Origin of bereaved
Definition for bereaved (2 of 2)
verb (used with object), be·reaved or be·reft, be·reav·ing.
Origin of bereave
Examples from the Web for bereaved
This is an excellent book for the bereaved and for the un-bereaved who walk beside them.
These short daily devotions help the bereaved feel less alone.
Bereaved mothers report overwhelmingly that they feel alone and unable to share their feelings of loss.Parents of Stillborn Babies Post Hundreds of Memorials to YouTube|Brandy Zadrozny|November 4, 2013|DAILY BEAST
Giffords and bereaved parents, moving as they are, can't do that work.
Why not chat over a plate of humus with members of Bereaved Families for Peace and Combatants for Peace?
The church was filled with a company of sincere friends and bereaved mourners.Under Four Administrations|Oscar S. Straus
He himself went as friend and adviser to the bereaved girl, a position which a certain letter had secured for him.The Secret House|Edgar Wallace
The heart of the mother had lost all hope, when one night there came a summons at the door after the bereaved parents had retired.
Resolved, That our sincere condolence is hereby tendered his bereaved widow and other members of his family.Lee and Longstreet at High Tide|Helen D. Longstreet
As a husband and a father, his worth was known and appreciated by his bereaved widow and children.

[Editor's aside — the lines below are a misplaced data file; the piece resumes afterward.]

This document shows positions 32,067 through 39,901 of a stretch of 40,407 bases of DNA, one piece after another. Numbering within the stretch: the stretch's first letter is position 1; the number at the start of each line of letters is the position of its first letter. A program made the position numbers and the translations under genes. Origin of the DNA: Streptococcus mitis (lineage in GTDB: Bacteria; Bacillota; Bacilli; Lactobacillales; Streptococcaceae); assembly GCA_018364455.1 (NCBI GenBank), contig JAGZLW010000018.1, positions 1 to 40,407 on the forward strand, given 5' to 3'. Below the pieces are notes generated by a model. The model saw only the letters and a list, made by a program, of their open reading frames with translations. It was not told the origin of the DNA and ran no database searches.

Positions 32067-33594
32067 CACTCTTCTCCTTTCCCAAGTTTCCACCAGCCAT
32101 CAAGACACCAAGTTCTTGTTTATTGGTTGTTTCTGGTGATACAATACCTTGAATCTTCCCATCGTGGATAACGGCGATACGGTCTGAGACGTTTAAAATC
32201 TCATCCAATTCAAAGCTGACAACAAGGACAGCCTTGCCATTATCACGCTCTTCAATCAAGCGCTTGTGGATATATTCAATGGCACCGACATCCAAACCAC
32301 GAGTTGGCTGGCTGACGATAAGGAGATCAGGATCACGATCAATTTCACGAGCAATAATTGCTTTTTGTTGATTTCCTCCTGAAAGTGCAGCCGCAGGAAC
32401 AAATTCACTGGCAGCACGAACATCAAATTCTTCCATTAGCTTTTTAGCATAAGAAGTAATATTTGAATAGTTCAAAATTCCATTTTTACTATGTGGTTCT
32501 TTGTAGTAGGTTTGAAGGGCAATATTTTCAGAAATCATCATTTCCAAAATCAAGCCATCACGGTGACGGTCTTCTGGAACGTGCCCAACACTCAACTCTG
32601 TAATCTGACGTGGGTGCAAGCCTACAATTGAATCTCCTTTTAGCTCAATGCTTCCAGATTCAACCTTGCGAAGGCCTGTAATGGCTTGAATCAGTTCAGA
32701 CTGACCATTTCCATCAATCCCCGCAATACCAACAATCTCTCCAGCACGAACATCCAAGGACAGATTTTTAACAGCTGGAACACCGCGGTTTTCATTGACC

British Dictionary definitions for bereaved (1 of 2)
British Dictionary definitions for bereaved (2 of 2)
Word Origin for bereave
Word Origin and History for bereaved
Old English bereafian "to deprive of, take away, seize, rob," from be + reafian "rob, plunder," from Proto-Germanic *raubojanan, from PIE *reup- "to snatch" (see rapid). A common Germanic formation (cf. Old Frisian birava "despoil," Old Saxon biroban, Dutch berooven, Old High German biroubon, German berauben, Gothic biraubon). Since mid-17c., mostly in reference to life, hope, loved ones, and other immaterial possessions. Past tense forms bereaved and bereft have co-existed since 14c., now slightly differentiated in meaning, the former applied to loss of loved ones, the latter to circumstances.